Any motorist falsely claiming to be the main driver is committing fraud and taking a serious risk
Bolton, Lancashire (PRWEB) May 05, 2011
The government will be coming down on hard on the uninsured drivers of the UK’s roads. Estimations are that 23,000 people are seriously injured and 160 are tragically killed by drivers who are untraceable. In research from Brake, the road safety charity and insurance provider Direct Line, 3.3 million of us have been involved in an accident with a party who is uninsured.
Roy Ganley has been working in the van leasing industry for a number of years, providing Citroen Relay vans to a plethora of different companies. ‘This is certainly good news. Uninsured drivers are a not only a safety risk, but their actions result in expensive insurance costs for the rest of us- of your insurance premium, roughly £30 of that is added to pay for crashes involving uninsured parties.’
Simon Douglas, Director of AA Insurance, is one of the companies calling for bigger penalties for uninsured drivers. ‘The maximum fine available to the courts is £5,000, yet the average meted out is only £200, considerably less than the cost of insuring a vehicle in the first place. Such small fines are ludicrous if you compare them with the £1,000 fine for not having a television license, for example.’
The majority of uninsured parties are young men who possess catalogues of driving offences and are often disqualified. ‘I believe the penalty should at least reflect the premium that would be typically paid for a person of that age,’ He added. ‘They should not be able to get away with a paltry fine and go on to offend again.’
‘Parents of first time drivers also need to be targeted,’ says Roy Ganley from van contract hire company, First Step Leasing. ‘The amount of parents fronting their child’s insurance, that is misleading an insurance company by registering someone else as the main driver of the vehicle is shocking. Recent research has shown that 1 in 4 drivers think that this is a completely legal practice, and 1 in 10 drivers have fronted for someone else.’
Car Insurance Specialist for Money Supermarket, Peter Harrison: ‘Fronting is a false economy. Any motorist falsely claiming to be the main driver is committing fraud and taking a serious risk.’ Current estimates show annual premiums for an 18 year old driver can average around £1,280, but if this same driver is fronted by one of his parents, this can be up to 80% cheaper, so it is no surprise that the practice of fronting has increased, but it is ultimately illegal and insurers will too be doing more to combat the issue.‘There will be serious repercussions if they were caught as their insurance will be invalidated,’ continues Harrison. ‘Further ramifications could result in a younger driver ending up in court being charged with driving without insurance.’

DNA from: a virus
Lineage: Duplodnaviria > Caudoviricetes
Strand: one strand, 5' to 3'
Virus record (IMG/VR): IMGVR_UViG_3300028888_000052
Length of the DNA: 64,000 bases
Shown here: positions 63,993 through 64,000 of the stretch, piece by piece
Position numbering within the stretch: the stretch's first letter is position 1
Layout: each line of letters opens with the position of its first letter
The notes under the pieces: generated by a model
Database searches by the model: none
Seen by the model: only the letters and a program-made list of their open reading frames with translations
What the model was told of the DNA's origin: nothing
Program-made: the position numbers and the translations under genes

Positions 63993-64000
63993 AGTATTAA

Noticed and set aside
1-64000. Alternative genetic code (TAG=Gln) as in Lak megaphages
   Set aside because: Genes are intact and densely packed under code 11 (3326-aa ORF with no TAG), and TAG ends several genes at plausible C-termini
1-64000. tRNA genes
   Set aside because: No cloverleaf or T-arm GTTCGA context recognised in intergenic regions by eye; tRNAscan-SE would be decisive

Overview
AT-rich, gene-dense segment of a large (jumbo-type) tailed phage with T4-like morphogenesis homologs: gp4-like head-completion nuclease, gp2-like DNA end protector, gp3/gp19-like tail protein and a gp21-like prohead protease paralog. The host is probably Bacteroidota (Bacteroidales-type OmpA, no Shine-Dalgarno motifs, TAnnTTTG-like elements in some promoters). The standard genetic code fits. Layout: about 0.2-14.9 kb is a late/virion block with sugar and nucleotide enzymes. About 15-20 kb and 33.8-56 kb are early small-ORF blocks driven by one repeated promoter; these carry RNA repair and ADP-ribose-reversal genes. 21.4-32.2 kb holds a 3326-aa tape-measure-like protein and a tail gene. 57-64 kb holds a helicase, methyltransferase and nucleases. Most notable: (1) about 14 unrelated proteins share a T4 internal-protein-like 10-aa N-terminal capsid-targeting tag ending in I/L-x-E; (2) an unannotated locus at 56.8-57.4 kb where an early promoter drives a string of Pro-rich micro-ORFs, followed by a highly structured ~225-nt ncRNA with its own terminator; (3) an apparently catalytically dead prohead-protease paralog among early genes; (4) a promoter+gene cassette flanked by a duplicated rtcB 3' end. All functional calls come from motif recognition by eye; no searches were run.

‘If we can educate not only the first-time drivers but their parents too, we can prevent less experienced drivers being penalised or disqualified before their driving career has even properly started,’ Says Roy Ganley, provider of hire purchase vans and van leasing services to businesses across the country. ‘It’s important for everyone that we’re all on the road and insured appropriately, because it will ultimately keep the cost of insurance down in the long run and improve road safety by reducing the amount of accidents’.
Campaigns director at Brake, Julie Townsend: ‘Research shows that people who take to the road uninsured are more likely to crash and cause tragic deaths and injuries, so it’s vital that we see action to remove these highly irresponsible and illegal drivers from our roads.’ As a result, Road Safety Minister, Mike Penning has just published new regulations which provide more power to the DVLA to enforce increased penalties.
Continuous Insurance Enforcement makes keeping an uninsured vehicle illegal, rather than insuring it just to drive; keeping it on the driveway otherwise is no longer an option. ‘From experience, uninsured drivers will do literally anything not to get caught, which includes leaving the scene of an accident,’ says Roy Ganley owner of Bolton-based van lease purchase and van contract hire company, First Step Leasing. ‘These are not the kind of people we want to share our roads with. Their lack of concern for the safety of themselves and others is staggering,’
Research from Direct Line estimates this occurred in 17% of road traffic accidents, when the uninsured driver has not stopped and left the scene. Those that stayed to rectify the damage still attempted to evade being found out. 23% tried ‘not to get the insurers involved’ and 32% lied and said they were insured. ‘Uninsured drivers not only show disregard for the law but for other people too,’ says Director of Motor Underwriting at Direct Line, Andy Goldby. ‘To leave the scene of a crash where people are injured or worse or try to wrangle their way out of it shows their lack of personal responsibility.’
Enforced from June 2011, the DVLA will work alongside the Motor Insurers’ Bureau, identifying uninsured cars and contacting owner, notifying them that they must take action. Failure to do this results in a £100 fine. If after this, regardless of the £100 fine being paid or ignored, the vehicle can clamped, seized and destroyed. ‘This tough action is to be welcomed but it is vital that the government undertakes a campaign to increase awareness,’ says AA Director Simon Douglas.
‘The only exception now is getting a Statutory Off Road Notification for your vehicle,’ says van leasing expert, Roy Ganley. ‘It’s the only other way to legally register your vehicle’s existence without it being insured. But these seemingly stringent new rules are here to protect us as drivers and eventually their enforcement will pay off to us ultimately in the form of cheaper car insurance and safer roads- surely those powerful enough reasons to welcome them?’
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